Said to be the ancestor of the fortune cookie, omikuji are the typical feature of most shrines and temples around Japan, reverberating in wider Japanese culture with restaurant gimmicks and self-made games for kids. The game of fortune roulette boils down to drawing a numbered fortune at random, and seeing whether you have normal luck, great luck, a little luck, or the infamous bad luck. People say that the bad luck fortunes are less common, but on my first trip to Japan, I tried two fortunes. They were both bad.

People also have differing explanations for why you tie your fortune at the shrine and leave it there instead of taking it home with you. If it’s bad luck, you don’t want it to follow you home, so you leave it at the shrine instead. If it’s good luck, you have to leave it there at the shrine in order for the gods to know to give the luck to you. Whichever it is, you typically toss in your 50~200 yen, draw a slip of paper at random, read whatever advice or specific predictions it has in store for you (content varies according to each shrine/temple), and then tie it up on a fence or a tree at the shrine. If you want something to take home, you should buy an o-mamori protective amulet, which come in a variety of decorative styles.

If you follow the rules of o-mamori use, you’d typically buy one for the year or for whatever specific purpose you have in mind (passing an entrance exam or safe childbirth, for instance), and then return the old o-mamori the following year to be ceremoniously burned. For those unable to return to the shrines they visited and especially for foreign tourists, they make charming souvenirs. I don’t really do o-mamori anymore, but I still like drawing omikuji sometimes as part of visiting the multitude of shrines out here in the Izumo region. I don’t get to take anything home with me, though–even if you eat the fortune cookie, you still get to keep the fortune, right? Oh well. I’ve already taken home the one daikichi (great luck) I drew when I was studying abroad years ago, so I don’t need any more than that.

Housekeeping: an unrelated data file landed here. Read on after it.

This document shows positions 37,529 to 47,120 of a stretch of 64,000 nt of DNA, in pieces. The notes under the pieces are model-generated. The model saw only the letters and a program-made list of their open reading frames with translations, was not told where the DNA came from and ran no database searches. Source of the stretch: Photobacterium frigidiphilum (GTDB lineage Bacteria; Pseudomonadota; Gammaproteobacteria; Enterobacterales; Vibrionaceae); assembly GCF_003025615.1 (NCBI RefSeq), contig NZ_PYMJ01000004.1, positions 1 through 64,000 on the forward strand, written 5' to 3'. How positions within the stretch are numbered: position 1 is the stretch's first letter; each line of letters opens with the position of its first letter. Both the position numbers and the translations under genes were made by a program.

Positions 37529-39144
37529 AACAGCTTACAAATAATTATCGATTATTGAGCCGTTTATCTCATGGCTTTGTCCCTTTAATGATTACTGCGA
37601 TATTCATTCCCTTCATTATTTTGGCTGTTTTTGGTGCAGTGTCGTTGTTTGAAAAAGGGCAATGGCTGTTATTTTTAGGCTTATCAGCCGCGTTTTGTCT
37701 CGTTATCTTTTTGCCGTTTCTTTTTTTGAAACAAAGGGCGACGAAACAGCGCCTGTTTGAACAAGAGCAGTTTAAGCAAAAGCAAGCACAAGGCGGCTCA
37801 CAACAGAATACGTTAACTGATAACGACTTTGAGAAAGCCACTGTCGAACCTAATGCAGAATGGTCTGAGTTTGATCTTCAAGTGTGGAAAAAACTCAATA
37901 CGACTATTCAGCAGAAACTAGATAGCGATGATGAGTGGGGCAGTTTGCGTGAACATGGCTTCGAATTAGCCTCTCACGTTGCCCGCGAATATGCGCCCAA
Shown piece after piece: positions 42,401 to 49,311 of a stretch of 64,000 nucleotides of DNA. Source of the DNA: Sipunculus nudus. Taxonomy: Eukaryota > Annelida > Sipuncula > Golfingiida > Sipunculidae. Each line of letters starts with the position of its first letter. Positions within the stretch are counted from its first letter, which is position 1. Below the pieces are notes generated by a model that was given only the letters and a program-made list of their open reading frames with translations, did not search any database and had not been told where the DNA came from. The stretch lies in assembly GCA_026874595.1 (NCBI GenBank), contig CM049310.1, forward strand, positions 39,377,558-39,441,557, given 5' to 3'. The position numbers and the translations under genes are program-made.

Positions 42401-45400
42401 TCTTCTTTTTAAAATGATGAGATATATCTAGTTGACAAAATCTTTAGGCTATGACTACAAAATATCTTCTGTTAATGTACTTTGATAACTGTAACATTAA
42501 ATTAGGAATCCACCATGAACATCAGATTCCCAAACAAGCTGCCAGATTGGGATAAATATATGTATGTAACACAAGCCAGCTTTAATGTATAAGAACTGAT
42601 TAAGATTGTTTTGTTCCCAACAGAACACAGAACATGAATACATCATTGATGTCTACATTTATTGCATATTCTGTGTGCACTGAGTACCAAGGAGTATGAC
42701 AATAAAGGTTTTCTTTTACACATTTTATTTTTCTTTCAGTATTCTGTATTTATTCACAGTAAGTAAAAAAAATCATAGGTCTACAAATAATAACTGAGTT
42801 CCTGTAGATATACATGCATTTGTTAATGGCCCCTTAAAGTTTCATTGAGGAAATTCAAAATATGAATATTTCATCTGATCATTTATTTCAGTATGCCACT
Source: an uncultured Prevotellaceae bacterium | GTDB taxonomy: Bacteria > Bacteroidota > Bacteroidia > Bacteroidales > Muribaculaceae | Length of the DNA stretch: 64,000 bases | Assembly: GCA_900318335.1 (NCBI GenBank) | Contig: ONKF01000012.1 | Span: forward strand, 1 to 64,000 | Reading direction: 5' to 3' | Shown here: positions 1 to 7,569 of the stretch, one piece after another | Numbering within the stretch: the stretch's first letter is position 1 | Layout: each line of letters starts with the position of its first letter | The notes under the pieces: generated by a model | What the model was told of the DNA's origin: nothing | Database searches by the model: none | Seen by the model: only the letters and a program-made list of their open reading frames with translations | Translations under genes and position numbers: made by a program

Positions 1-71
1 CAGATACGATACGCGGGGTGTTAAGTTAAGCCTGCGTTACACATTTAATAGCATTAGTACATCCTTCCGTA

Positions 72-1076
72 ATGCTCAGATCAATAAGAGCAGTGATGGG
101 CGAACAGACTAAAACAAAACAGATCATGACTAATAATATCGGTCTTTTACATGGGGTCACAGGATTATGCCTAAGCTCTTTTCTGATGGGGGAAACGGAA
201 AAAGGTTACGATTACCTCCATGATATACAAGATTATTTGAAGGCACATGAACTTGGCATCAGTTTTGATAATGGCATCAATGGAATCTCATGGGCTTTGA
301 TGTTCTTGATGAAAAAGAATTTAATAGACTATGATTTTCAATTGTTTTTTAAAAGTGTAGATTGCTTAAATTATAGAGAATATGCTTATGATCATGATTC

However, on a recent visit to Sada Shrine, most famous for Sada Shin Noh, a dance deemed UNESCO Intangible Heritage, I noticed this little spin on the usual omikuji. Who doesn’t like stickers? The occasional sticker, anyway!

In addition to your usual paper slip to tie at the shrine in order to receive or avoid your fortune, you get a sticker to take home with you signifying some particular kind of luck–happiness, health, longevity, warding off evil, prosperity, etc. This shrine, like many others, is based on an honor system. Toss in your coins and grab whatever package you like.

My fortune, #88, was kichi. Good old-fashioned good luck. In addition to some general advice about how I have to continue to work hard to see my luck begin to blossom like flowers in spring, it went on to provide advice for my career, love life, health, and studies. Stick with what works and be patient, the outlook is good so be confident, watch out for relapses of illnesses but you really have nothing to worry about, stay focused and work hard.

Speaking of hard work, that’s the sticker I got. The daruma is a symbol in Japan for determination, given that you aren’t supposed to be able to knock down a round daruma doll without them getting back up. But why is it round in the first place? Because it’s based on a monk who meditated for so long that his legs fell off due to atrophy. This is supposed to be admirable, but it really just makes me more wary of sitting in seiza. That said, the daruma dolls themselves are a charming and varied culture of their own within wider Japanese culture. Yaegaki Shrine has a whole series of them in different colors based on what kind of goal or wish you have. The don’t have eyes, though–you paint one eye on when you make your wish or set your goal, and you paint the other eye on when it’s actualized.

I can take this little bit of luck for perseverance and success with me, but the fortune stays at the shrine, however cold it would be there on a post-rainstorm December morning.

Mine is the one that isn’t soaked.

With that shiny new luck carried with me, I put on a hard hat to go inspect the roof of the shrine, but that’s for another upcoming enry.